It's a joke, people
Charles Ludlam's The Mystery of Irma Vep just might be too smart for its own good. Or at least too smart for San Antonio audiences, if opening weekend's Sunday matinee is any indication. The production had two vocal critics: Alamo Theatre Arts Council Globe Award judges speaking just a little louder than necessary, presumably to assure we all heard and were impressed by what they clearly considered to be their clever, theater-insider critiques.
What seemed to escape them is that Irma Vep (originally subtitled "a penny dreadful") is a well-known example of a genre, Theater of the Ridiculous, that rose to prominence in the 1960s and '70s, and that Ludlam is one of the literary lights associated with the style.
Ludlam was a member of the groundbreaking Play-House of the Ridiculous, formed in 1966, before starting his own rival troupe called The Ridiculous Theatrical Company. As leader of The Ridiculous, Ludlam became the loudest evangelist and most innovative practitioner of the style, which Performing Arts Journal editor Bonnie Marranca has described as:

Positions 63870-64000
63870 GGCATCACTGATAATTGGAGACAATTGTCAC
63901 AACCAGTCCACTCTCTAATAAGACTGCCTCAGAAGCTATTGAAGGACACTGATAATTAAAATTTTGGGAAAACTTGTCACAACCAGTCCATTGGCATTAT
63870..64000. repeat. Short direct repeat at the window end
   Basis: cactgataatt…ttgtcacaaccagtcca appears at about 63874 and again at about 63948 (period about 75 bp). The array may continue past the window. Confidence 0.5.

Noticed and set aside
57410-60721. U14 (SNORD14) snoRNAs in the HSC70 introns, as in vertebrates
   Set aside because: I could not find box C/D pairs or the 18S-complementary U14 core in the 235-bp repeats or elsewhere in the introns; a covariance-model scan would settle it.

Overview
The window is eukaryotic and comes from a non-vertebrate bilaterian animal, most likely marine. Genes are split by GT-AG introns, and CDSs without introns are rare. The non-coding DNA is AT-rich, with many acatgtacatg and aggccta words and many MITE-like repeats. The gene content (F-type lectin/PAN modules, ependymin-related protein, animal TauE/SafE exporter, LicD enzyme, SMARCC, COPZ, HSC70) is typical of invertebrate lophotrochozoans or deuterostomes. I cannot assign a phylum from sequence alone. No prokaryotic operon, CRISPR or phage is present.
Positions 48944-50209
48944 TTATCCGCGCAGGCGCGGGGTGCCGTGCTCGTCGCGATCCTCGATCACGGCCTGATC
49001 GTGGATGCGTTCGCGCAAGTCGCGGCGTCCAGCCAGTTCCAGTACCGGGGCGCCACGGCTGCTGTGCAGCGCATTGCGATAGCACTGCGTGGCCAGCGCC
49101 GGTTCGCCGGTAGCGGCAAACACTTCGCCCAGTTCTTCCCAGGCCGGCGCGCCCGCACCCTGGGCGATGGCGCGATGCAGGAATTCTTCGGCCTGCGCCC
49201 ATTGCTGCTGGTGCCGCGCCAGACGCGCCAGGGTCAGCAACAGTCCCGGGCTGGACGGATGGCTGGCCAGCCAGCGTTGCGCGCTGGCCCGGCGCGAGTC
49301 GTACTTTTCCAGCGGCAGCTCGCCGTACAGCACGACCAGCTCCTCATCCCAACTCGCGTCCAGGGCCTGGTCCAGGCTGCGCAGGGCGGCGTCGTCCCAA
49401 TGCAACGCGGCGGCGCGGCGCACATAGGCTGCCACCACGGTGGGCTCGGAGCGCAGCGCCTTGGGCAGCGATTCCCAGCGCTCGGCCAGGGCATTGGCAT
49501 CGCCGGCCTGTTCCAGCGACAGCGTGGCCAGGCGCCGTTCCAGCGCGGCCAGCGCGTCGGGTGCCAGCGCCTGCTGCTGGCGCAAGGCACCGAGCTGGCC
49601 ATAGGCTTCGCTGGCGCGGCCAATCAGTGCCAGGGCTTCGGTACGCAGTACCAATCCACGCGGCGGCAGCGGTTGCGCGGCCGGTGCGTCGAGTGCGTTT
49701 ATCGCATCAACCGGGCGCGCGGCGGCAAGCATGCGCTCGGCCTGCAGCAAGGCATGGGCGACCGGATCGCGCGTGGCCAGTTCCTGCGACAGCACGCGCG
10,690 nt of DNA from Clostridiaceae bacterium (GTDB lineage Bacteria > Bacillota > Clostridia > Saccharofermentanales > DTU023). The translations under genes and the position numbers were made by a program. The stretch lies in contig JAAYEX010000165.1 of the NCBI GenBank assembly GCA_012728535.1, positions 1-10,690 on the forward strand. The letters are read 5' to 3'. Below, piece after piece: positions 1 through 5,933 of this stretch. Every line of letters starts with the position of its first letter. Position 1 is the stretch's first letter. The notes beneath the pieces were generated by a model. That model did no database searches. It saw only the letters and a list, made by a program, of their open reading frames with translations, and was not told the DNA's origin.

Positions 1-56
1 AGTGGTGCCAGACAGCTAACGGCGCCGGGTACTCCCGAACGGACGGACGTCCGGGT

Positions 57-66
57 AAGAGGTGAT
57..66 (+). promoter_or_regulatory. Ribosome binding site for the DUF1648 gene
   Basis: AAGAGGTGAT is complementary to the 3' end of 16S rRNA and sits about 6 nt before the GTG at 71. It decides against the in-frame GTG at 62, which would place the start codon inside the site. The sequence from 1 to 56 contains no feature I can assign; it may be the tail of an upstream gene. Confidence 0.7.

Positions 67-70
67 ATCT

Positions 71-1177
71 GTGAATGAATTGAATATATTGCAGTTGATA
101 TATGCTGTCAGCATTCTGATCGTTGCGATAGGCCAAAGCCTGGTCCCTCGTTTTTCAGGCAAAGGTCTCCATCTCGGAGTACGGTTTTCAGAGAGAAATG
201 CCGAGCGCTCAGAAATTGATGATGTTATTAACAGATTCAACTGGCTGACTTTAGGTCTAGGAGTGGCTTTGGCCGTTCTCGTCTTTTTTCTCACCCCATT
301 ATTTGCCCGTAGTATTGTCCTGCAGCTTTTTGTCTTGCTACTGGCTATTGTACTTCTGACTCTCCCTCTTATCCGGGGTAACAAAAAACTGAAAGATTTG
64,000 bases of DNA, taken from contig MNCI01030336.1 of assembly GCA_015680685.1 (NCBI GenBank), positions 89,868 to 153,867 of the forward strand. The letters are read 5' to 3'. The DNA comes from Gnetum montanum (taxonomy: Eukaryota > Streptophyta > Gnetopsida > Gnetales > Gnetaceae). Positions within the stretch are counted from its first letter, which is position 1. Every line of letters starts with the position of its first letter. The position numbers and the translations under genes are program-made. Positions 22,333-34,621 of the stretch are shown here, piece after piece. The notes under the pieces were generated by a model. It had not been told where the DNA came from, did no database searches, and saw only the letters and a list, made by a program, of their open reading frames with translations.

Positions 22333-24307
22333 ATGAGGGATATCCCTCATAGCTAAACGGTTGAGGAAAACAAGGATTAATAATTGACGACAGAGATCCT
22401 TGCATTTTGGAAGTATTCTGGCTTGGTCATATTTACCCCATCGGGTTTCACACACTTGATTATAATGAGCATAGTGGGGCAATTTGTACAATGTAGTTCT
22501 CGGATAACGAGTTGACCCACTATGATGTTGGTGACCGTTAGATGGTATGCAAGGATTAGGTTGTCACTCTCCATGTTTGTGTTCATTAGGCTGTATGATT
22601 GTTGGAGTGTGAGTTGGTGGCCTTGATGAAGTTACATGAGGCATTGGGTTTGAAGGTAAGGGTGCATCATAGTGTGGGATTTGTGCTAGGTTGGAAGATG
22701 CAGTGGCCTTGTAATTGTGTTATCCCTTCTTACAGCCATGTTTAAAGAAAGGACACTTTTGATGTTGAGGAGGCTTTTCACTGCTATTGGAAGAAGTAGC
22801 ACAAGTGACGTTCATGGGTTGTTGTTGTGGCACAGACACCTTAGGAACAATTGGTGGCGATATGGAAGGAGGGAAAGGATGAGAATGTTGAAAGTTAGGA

... an anarchic undermining of political, sexual, psychological and cultural categories, frequently in dramatic structures that parody classical literary forms or re-function American popular entertainments. A highly self-conscious style, the Ridiculous tends toward camp, kitsch, transvestism, the grotesque, flamboyant visuals and literary dandyism. Its dependency on the icons, artifacts and entertainments of mass culture in America - the "stars," old movies, popular songs, television, and advertising - make the Ridiculous a truly indigenous American approach to making theatre.
But most fun of all is watching the actors mock the quick-change convention while simultaneously doing a wonderful job of fulfilling it, wallowing in over-the-top bad-acting-on-purpose, and making references to their own plight throughout. Annella Keys and Ryan Jeanes do an excellent job of skillful, knowing, self-parody supported by director Greg Hinojosa's thoroughly Ridiculous direction and Stephen Montalvo's campy, Gorey-esque set design.
The whole point of Theater of the Ridiculous is that it's so bad, it's good - a point those professing to "judge" theater in SA ought to know. But when said judges can only describe the commedia del'arte style of their previous night's entertainment - A Company of Wayward Saints at the Vexler - as "like minstrels doing improv," it seems the Ridiculous may have a hard time finding a home on local stages. The conventions it mocks are already too well-entrenched in the audience. •